By BILL ARCHER
Bluefield Daily Telegraph
In the fall of 1963, Cpl. William Joseph Shrewsbury was considered a model trooper. Tall, muscular, handsome and with a no-nonsense look, Shrewsbury was the picture of a professional law enforcement officer. The State Police liked his look so much that they used his image to illustrate a traffic stop in a departmental pamphlet.
Fifty years ago today at about 11:20 p.m. on Saturday night, Sept. 28, 1963, Shrewsbury was dispatched to a residence in Ranger, Lincoln County, about 40 miles south of Huntington on the Guyan River. The initial report was that a male was suicidal. Shrewsbury, 32, was working at the Hamlin Detachment at the time. Lincoln County Sheriff’s Deputy Jeff Chandler went to the residence with Shrewsbury. When the two officers arrived, a male subject approached Shrewsbury’s patrol car, concealing a .32-30 caliber revolver behind his back.
“The man there had been threatening his family,” Robert Shrewsbury, Cpl. Shrewsbury’s brother said. “The man came out of the darkness and fired two shots through the closed window of the patrol car. One shot hit the seat, but the other shot hit my brother in the throat and cut his jugular vein.” Robert Shrewsbury paused his presentation of the narrative he heard 50 years ago.
He struggled to continue and said that his brother managed to open the door of his patrol car, fall out onto the ground beside the vehicle, draw his service weapon and fire all six rounds at his assailant, Leo Elliott, also in his early 30s. “He hit him with five of the six shots,” Robert Shrewsbury said. The State Police incident report states that Elliott was struck three or four times, and was dead on arrival at the West Hamlin Clinic about 20 miles from the scene of the crime. Cpl. Shrewsbury survived about 40 minutes, and was pronounced dead on arrival at a hospital in Huntington.
“These were two men who were roughly the same age,” Robert Shrewsbury said, and paused again. Both of his lips appeared to quiver before he continued. “My brother died,” he said and paused again. “They both died. Two men who had never even met each other and both of them were dead.” Cpl. Shrewsbury enlisted in the State Police on June 1, 1953, and served 10 years, 3 months and 27 days. He was buried at Roselawn Cemetery in Princeton.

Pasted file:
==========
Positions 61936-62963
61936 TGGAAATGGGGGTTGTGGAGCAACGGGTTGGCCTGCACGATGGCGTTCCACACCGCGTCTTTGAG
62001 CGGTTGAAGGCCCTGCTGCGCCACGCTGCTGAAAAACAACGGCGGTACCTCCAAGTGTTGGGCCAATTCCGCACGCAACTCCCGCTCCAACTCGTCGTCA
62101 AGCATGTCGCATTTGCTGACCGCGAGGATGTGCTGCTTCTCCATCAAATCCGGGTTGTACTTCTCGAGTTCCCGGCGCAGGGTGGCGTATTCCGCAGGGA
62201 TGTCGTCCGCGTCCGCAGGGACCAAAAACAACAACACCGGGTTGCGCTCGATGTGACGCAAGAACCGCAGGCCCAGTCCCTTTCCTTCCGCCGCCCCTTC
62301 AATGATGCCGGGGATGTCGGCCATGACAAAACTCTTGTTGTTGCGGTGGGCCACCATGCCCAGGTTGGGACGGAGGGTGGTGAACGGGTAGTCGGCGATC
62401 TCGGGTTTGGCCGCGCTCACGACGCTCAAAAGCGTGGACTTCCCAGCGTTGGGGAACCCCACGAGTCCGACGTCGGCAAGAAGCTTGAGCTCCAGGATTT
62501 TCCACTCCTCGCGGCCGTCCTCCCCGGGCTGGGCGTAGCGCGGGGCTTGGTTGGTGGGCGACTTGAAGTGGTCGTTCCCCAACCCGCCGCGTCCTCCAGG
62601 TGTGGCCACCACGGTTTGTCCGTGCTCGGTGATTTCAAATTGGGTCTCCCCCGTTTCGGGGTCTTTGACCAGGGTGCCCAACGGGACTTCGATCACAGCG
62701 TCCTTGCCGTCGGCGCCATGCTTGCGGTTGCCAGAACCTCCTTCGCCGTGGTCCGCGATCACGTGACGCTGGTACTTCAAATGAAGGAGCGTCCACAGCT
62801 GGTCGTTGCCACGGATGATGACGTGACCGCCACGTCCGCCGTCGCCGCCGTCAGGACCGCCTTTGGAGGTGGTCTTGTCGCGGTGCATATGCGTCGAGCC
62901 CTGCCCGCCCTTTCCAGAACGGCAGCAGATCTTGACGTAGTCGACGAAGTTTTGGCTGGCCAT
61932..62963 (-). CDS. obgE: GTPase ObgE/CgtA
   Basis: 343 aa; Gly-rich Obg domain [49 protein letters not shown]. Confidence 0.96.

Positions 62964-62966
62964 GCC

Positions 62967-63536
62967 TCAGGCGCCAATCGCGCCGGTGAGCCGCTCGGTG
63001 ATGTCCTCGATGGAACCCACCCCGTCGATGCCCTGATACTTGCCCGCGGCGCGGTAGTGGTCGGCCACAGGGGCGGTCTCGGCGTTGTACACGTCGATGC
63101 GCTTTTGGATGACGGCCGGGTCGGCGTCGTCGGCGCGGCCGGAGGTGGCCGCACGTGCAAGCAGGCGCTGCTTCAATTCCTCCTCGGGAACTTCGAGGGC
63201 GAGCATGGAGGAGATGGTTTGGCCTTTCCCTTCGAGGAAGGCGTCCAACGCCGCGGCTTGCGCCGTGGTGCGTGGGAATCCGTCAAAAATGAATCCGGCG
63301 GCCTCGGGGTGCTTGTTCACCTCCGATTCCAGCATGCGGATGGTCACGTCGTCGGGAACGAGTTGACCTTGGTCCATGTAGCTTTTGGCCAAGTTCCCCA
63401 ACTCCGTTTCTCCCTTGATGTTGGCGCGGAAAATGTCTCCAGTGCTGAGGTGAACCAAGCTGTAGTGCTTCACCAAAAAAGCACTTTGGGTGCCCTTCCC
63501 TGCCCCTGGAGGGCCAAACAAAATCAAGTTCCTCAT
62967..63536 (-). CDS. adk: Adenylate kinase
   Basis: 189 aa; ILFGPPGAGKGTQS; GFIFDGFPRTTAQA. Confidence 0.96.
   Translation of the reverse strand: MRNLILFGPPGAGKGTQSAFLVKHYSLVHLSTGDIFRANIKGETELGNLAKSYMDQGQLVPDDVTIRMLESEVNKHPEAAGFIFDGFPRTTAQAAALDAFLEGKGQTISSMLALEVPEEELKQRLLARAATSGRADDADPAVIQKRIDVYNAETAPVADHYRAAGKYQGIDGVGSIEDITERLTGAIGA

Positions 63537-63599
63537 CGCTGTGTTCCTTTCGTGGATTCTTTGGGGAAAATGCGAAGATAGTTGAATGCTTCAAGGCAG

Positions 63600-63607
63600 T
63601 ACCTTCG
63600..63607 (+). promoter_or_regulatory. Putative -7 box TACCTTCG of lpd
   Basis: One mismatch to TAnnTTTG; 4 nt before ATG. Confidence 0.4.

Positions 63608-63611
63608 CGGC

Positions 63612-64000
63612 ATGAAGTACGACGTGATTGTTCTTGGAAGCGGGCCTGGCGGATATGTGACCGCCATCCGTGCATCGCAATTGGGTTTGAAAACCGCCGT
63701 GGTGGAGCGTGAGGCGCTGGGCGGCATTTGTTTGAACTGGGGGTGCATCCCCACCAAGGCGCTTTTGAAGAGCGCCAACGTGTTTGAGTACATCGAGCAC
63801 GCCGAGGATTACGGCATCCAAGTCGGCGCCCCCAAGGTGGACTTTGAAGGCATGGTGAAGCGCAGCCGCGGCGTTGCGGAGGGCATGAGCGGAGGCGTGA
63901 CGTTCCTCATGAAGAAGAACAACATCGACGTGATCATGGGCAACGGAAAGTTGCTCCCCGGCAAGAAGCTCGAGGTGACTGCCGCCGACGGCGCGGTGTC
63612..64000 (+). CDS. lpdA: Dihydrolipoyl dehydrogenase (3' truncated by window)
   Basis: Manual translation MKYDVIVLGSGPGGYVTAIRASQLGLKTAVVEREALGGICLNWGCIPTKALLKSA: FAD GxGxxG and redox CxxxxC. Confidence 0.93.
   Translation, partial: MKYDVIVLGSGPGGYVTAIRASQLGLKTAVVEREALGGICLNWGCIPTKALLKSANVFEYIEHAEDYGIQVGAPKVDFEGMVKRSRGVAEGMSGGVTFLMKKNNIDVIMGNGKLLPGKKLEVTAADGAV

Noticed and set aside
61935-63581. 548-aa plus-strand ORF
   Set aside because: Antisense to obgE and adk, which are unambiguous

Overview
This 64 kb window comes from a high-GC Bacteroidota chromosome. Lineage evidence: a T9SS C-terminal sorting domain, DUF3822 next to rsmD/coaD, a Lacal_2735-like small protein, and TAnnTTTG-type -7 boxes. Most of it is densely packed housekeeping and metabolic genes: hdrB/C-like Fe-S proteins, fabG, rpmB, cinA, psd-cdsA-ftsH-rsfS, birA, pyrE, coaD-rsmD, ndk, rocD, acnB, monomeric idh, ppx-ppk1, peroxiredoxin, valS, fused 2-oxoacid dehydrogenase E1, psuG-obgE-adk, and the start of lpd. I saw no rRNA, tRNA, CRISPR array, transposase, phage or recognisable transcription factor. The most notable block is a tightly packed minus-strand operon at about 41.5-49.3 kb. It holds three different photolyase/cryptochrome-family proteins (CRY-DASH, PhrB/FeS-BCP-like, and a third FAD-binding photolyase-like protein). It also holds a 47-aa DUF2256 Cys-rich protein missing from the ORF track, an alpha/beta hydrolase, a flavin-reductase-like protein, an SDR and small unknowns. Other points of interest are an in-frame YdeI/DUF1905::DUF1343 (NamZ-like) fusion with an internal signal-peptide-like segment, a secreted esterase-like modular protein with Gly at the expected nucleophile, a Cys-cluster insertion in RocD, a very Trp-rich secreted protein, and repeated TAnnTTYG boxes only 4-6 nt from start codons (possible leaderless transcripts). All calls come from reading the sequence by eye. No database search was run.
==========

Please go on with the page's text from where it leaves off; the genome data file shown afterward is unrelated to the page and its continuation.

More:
Both William and Robert Shrewsbury were born in Arista, Mercer County, at the foot of Herndon Mountain, not far from Matoaka. Cpl. Shrewsbury was born in 1931, and his brother was born two years later in 1933.
“We moved to Spanishburg in 1938, but my dad got tired of working low coal in Mercer County so we moved to Pageton in McDowell County where he worked in high coal,” Shrewsbury said. He said the family bought one of the Crozer Coal Co., houses in Elkhorn and lived there until the (then) Norfolk & Western (now Norfolk Southern) demolished it to straighten out some track in the area. When that house was taken, the family moved to Leckie.
“My brother joined the U.S. Army when he was 16 years old,” Robert Shrewsbury said. “He was going to leave the Army after his enlistment was up, but President (Harry) Truman extended the service of everyone in the Army another two years because of the Korean War. When my brother got out, he joined the state police.”
Captain Tim Bledsoe of the West Virginia State Police was stationed in Hamlin about 10 years ago. “There’s a nice portrait of him in the detachment that gives some information about him being killed in the line of duty,” Bledsoe said. “To me, the significance of his photo is two fold. First, it is an image of the remembrance a fallen trooper who gave his life in the line of duty.
“Second, it is a constant reminder of the potential harm that is out there on every call that you respond to,” Bledsoe added. “Not long ago, I heard someone mention what they called a routine traffic stop. If you stop a car, there’s nothing routine about it.”
— Contact Bill Archer at email@example.com